Budgam encounter: Killing of civilians will pave the way for another violent summer in Kashmir
On Tuesday, three young civilian protesters were killed in central Kashmir's Budgam district
In the state of turmoil and despondency into which the Valley has slipped, there are going to be more killings and more funerals. Last year's horrors of death and destruction seem to be revisiting the Valley this summer, which is yet to bloom. As the three bodies of young protesters were lowered into their graves, the questions on everyone's lips were: When will this bloodshed stop? Will it ever stop?
On Tuesday, three young civilian protesters were killed and nearly three dozen were injured when forces opened fire to break protests by locals, who rushed to the encounter site to rescue a trapped militant in central Kashmir's Budgam district. The pictures and videos that have gone viral on social networking sites show soldiers clearly aiming their guns at the crowds that were pelting stones, quite some distance away. In one scene, a trigger-happy cop chases protesters who run for their lives.
This is a new normal in the Valley and if immediate steps are not taken, it will only bring more misery to the already-traumatised people. While there is no doubt that forces — who had surrounded a house in which a militant was trapped in Durbugh village of Budgam district — came under attack by protesters, the indiscriminate use of excessive force against civilians has sparked genuine anger.
As the gun-battle raged, thousands of people from surrounding areas marched towards the encounter site to help the trapped militant escape. But the question is: Why are forces firing bullets at heads, necks and chests? Should the violation of Standard Operating Procedure by forces not be scrutinised and the guilty be held accountable? Isn't there any other way of dispersing unruly crowds, like aiming at their limbs, as the SOP demands?
Army Chief Bipin Rawat's warnings have not yielded any results; instead they have only aggravated an already-fragile situation.
Rawat had said that all those who try to disrupt the operations of the army will be treated as "overground workers" of the militants and that "they will be dealt with harshly" — a warning that separatists read as a "war on the civilian population" of the Valley. After the army chief's remarks, the forces, who would normally hesitate to open fire, are now doing it openly and in front of cameras and on live Facebook streams. This begs a question: Have the Jammu and Kashmir police and paramilitary forces miserably failed to keep protesters at bay while the army takes out militants at encounter sites?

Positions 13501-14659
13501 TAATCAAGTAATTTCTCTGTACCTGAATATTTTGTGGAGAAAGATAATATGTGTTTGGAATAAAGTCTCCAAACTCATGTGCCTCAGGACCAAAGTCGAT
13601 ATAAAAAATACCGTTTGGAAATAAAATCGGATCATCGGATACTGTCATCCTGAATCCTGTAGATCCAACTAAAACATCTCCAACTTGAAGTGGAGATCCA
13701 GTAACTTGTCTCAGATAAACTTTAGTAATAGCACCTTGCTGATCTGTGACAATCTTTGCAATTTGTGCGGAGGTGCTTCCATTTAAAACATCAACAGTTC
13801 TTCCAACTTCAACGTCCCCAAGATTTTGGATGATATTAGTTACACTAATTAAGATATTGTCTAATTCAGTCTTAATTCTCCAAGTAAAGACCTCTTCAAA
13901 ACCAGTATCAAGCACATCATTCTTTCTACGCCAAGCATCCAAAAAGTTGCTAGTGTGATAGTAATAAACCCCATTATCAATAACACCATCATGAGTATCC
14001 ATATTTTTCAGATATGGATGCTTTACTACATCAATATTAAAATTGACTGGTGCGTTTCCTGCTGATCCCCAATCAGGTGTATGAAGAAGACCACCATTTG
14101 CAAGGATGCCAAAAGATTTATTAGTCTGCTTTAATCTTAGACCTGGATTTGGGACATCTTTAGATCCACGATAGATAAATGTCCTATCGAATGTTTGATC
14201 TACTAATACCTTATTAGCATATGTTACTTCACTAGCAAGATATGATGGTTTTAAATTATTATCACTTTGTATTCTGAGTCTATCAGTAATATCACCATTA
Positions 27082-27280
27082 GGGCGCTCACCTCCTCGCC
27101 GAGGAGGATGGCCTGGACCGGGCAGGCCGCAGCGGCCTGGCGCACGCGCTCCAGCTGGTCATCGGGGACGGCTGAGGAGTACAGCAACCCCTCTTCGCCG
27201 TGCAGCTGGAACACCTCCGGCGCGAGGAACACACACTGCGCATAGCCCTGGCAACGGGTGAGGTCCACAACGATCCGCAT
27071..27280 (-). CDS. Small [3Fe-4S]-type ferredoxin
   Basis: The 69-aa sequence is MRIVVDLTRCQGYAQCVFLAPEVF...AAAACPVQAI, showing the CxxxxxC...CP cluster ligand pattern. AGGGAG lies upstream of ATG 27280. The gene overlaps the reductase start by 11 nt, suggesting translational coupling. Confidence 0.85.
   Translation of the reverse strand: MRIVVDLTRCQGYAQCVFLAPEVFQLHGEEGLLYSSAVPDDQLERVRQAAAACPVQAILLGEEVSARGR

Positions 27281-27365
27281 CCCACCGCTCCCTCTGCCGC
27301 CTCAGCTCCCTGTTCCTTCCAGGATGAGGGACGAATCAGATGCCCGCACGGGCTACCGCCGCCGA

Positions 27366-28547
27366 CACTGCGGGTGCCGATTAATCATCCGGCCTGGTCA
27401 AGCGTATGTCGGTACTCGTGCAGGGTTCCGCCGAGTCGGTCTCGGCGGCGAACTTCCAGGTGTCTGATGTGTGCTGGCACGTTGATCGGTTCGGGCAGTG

Following the army chief's statement, the Jammu and Kashmir government also put out a public advisory, asking people not to venture into areas where armed forces are engaged in firefights.
We, at Firstpost, have been arguing that forces will be only emboldened by the general's statement, forces who are likely to fire more ruthlessly at unruly mobs. And that is what has happened this month and the last. Forget the propaganda peddled by TV channels about Pakistan being behind the stone-pelters, today, there is a complete local factor to the unrest in the Valley. Most of the militants who are trapped in these encounters are locals and there is likely to be an urge among the people to help them escape the gunfight.
This is important because in the coming days and months, as the security forces try to maximise the militant casualty, there are likely to be more incidents of stone-throwing incidents and consequently, more killings. If Tuesday's videos, in which men in uniform were seen firing while chasing the protesters, are any indication, then we are set for another bloody summer.
The happenings in Chadoora on Tuesday are an indication of what is coming in the summer of 2017 and there are going to be more local boys trapped, more encounters and the loss of more innocent lives lost. If Chief Minister Mehbooba Mufti, who heads the unified command in Srinagar and the security apparatus of the state, instead of expressing "anguish", is not going to come up with some solid road map to stop people from thronging encounter sites, then the bloodshed will continue unabated.
This is not the first time Kashmir has watched its young blood blow in acts of senseless violence. It will not be the last.
Feeding itself on half-truths, New Delhi can't watch these gory happenings by living in denial. It has to act, and act fast.
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